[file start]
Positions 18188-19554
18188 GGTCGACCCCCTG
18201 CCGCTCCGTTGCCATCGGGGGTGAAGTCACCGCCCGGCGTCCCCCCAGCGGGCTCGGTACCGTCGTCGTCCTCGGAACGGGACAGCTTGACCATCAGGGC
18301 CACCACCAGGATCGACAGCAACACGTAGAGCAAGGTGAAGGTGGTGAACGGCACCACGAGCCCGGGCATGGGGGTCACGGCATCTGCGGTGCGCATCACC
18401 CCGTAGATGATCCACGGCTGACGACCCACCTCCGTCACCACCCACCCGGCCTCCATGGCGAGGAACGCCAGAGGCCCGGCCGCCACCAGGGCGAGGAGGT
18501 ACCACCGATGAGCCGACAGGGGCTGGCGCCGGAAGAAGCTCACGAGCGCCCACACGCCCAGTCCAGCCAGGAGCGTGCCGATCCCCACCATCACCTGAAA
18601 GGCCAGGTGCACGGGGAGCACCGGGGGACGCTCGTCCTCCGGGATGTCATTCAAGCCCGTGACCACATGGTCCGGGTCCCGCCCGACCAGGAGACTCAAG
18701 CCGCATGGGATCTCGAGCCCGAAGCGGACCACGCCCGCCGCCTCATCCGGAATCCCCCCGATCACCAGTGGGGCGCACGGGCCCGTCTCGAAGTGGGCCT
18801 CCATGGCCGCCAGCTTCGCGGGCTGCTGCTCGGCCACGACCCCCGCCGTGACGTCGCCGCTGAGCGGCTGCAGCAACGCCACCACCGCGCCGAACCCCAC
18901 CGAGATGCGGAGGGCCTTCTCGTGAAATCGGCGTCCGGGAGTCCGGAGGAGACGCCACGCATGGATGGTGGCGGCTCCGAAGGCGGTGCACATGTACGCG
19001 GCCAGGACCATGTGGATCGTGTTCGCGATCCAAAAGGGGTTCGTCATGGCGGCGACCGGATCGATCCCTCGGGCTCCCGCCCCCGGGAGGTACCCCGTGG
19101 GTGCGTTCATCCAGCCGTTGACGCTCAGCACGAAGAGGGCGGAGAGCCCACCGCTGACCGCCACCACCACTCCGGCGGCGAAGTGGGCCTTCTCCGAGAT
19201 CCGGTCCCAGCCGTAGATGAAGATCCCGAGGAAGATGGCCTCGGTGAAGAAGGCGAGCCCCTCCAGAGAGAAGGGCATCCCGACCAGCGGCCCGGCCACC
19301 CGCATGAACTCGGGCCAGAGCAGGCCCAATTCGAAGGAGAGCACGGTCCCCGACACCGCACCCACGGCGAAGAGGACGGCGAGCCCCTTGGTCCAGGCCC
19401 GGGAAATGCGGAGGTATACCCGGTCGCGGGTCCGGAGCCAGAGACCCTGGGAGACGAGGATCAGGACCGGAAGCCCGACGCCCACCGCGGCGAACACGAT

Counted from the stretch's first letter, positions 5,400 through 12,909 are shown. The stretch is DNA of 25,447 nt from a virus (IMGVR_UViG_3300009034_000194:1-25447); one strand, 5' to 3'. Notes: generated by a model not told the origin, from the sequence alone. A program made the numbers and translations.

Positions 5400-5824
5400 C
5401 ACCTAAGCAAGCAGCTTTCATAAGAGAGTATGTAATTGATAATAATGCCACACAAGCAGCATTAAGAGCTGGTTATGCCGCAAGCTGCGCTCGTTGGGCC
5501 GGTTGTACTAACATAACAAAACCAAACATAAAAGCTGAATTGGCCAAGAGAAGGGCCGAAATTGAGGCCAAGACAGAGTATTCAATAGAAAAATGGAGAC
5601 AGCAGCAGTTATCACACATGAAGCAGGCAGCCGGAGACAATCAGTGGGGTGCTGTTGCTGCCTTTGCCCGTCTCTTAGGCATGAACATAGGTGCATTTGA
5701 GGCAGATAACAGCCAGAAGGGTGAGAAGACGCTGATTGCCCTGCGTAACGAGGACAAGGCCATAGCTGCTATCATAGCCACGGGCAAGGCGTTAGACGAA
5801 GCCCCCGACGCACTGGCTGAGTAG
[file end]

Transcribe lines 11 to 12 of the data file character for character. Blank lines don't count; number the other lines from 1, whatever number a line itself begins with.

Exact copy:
19001 GCCAGGACCATGTGGATCGTGTTCGCGATCCAAAAGGGGTTCGTCATGGCGGCGACCGGATCGATCCCTCGGGCTCCCGCCCCCGGGAGGTACCCCGTGG
19101 GTGCGTTCATCCAGCCGTTGACGCTCAGCACGAAGAGGGCGGAGAGCCCACCGCTGACCGCCACCACCACTCCGGCGGCGAAGTGGGCCTTCTCCGAGAT